Time to end impunity for crimes against journalists

Thomas Hughes 2 Nov 2018
From Khashoggi’s brutal murder to the killing of Daphne Galizia, crimes against journalists still go unpunished.

The murder of Saudi journalist Jamal Khashoggi is extraordinary, not because of the brutal way he was killed, nor because those who did it are unlikely to be held to account. It is extraordinary because it has become international news in a world where violence against journalists is increasingly the norm.
In 2017 alone, 78 journalists were murdered, and thousands more assaulted or imprisoned for their work. On average, only one in 10 of those who commit violence against journalists are convicted of their crimes. In countries like Mexico, where 12 journalists were murdered in 2017, virtually no perpetrators are convicted.
Even in Europe, a supposedly safe place for journalists to work, there are worrying cases of murders of journalists. The family of Maltese investigative journalist Daphne Caruana Galizia are still waiting for justice, one year after she was killed by a car bomb.
Today is the Day to End Impunity for Crimes against Journalists when civil society calls on governments to take action and bring to justice those who are guilty of killing journalists such as Khashoggi and Galizia.
But these violent acts do not occur in isolation, nor are they the only threat facing journalists today.
Among the international leaders who have condemned Khashoggi’s murder is Turkey’s President Recep Tayyip Erdogan, who without apparent irony said: “From the person who gave the order, to the person who carried it out, they must all be brought to account.”
Since the attempted coup in 2016, Erdogan’s government has systematically destroyed the independent media in Turkey. Currently, 174 journalists are in prison, including Ahmet Altan and five other media workers whose life sentences were upheld by a Turkish court a few weeks ago, calling into question the fairness of these trials.
US President Donald Trump also commented on the killing of Khashoggi, showing perhaps uncharacteristic self-awareness, when he acknowledged his own criticism of the media. When asked to comment on the implications of the Saudi involvement in Khashoggi’s murder, Trump said: “There’s a lot of stake, maybe especially so because this man was a reporter, there’s something, you’ll be surprised to hear me say that, there’s something really terrible and disgusting about that.”
Just days later, the US president chose to celebrate violence towards journalists, when he expressed support for Republican Congressman Greg Gianforte, who was found guilty of assaulting a Guardian journalist in 2017. He told a rally in Montana: “Any guy that can do a body slam, he’s my kind of… he’s my guy.”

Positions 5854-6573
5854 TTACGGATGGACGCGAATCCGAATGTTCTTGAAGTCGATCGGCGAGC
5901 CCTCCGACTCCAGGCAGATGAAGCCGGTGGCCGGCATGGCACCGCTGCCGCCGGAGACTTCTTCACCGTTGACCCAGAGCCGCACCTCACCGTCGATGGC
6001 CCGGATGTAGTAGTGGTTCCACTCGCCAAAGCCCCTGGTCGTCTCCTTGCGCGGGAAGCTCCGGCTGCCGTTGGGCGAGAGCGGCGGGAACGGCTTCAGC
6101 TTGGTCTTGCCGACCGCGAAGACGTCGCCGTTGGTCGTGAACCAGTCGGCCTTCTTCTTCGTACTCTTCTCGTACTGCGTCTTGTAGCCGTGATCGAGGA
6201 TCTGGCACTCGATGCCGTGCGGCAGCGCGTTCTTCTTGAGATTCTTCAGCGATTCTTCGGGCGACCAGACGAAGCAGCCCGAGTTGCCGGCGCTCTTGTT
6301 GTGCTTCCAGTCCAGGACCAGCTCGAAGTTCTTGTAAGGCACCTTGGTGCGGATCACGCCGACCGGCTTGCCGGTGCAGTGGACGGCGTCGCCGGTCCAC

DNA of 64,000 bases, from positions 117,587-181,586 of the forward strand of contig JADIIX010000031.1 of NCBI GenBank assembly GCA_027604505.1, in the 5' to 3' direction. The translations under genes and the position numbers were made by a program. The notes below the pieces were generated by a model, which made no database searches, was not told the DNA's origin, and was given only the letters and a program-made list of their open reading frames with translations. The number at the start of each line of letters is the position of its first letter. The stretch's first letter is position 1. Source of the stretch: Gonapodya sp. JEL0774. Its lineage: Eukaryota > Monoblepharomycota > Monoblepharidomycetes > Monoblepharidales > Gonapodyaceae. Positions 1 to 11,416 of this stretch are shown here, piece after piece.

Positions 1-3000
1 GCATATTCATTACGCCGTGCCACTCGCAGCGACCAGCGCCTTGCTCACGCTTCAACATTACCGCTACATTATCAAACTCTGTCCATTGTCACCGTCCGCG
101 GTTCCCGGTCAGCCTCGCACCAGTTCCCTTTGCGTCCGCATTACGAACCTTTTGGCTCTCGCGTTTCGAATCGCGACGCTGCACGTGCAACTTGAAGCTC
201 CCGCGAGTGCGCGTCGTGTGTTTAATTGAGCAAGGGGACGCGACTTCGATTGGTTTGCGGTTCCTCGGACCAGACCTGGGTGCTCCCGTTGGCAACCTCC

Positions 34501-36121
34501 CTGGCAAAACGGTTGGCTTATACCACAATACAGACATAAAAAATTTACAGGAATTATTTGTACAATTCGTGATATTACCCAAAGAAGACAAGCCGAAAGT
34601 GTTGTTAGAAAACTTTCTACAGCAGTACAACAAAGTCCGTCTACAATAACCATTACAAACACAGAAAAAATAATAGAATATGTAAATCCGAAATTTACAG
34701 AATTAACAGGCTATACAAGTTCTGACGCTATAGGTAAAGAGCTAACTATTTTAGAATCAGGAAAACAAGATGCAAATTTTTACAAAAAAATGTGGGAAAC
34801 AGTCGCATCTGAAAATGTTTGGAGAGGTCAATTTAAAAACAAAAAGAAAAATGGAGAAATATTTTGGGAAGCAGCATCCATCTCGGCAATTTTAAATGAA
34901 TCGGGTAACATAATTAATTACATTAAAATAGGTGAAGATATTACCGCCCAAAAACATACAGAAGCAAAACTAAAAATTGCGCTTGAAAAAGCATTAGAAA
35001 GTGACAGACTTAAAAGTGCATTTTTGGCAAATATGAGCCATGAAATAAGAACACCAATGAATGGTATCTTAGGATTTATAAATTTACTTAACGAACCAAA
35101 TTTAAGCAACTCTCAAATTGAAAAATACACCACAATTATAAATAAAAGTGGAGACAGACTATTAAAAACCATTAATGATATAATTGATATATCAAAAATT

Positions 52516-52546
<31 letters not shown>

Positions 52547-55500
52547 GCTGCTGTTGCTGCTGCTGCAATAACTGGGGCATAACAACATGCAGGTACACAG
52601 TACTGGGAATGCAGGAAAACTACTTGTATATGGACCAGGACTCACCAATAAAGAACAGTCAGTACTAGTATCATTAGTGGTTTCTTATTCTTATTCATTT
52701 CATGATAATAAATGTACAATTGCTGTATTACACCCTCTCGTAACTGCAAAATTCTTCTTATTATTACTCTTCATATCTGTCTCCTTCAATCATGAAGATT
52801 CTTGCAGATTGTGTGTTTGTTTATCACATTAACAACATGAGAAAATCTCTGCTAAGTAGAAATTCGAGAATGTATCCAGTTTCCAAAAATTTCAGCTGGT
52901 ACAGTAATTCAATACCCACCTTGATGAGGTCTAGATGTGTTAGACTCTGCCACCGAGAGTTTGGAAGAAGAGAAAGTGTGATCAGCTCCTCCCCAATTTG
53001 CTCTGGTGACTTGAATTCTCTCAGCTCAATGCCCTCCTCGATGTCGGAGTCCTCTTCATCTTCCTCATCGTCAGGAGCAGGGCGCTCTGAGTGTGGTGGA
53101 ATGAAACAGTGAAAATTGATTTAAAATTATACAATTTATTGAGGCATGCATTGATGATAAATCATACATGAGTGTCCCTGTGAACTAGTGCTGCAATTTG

Since announcing his campaign for presidency, Trump’s vilification of the press has been relentless whether at rallies, White House press conferences or through more than 1,000 critical tweets. He has repeatedly dismissed criticism as “fake news”, called the press “the enemy of the people” and even mocked a reporter’s disability. Trump’s response to a bombing campaign that targeted CNN, George Soros and the Clintons, was to blame the media.
Verbal attacks are not the same as violent attacks, but they contribute to a hostile environment that makes being a journalist in 2018 such a dangerous job. The US media have some of the best protections in the world, yet there has been a decline in press freedom in recent years, and this has a global effect.
Trump’s embrace of “fake news” as a defence has been adopted by other leaders to deflect criticism. Aung San Suu Kyi’s government used it to rebuff accusations of ethnic cleansing of the Rohingya people in Myanmar. Syrian President Bashar al-Assad used it to dismiss an Amnesty International report into the torture and execution of thousands of detainees. In Bahrain, the head of the Bahrain Center for Human Rights, Nabeel Rajab, was even sentenced to two years in prison for broadcasting “fake news”.
In September 2018, the UN Human Rights Council adopted a new resolution on the safety of journalists, which called, among other things, for an end to the denigration of journalists by politicians and public officials.
It acknowledges that these attacks undermine the public’s trust in the independent media and puts all those who work in this field at risk. In addition to specific calls to protect women journalists, the resolution calls for states to adopt national strategies to combat the appalling rates of impunity that exist today.
It is shocking that a day like today is needed to remind the world that when it comes to journalists, criminals are literally getting away with murder.
Governments are either fully committed to the freedom of the press or they are not. Political leaders cannot pick and choose the journalists whom they think are worthy of protection. They cannot condemn violence, yet denigrate the media at every opportunity. The fight to end impunity for crimes against journalists begins with an end to the rhetoric that dehumanises media workers and their role in civil society.
The views expressed in this article are the author’s own and do not necessarily reflect Al Jazeera’s editorial stance.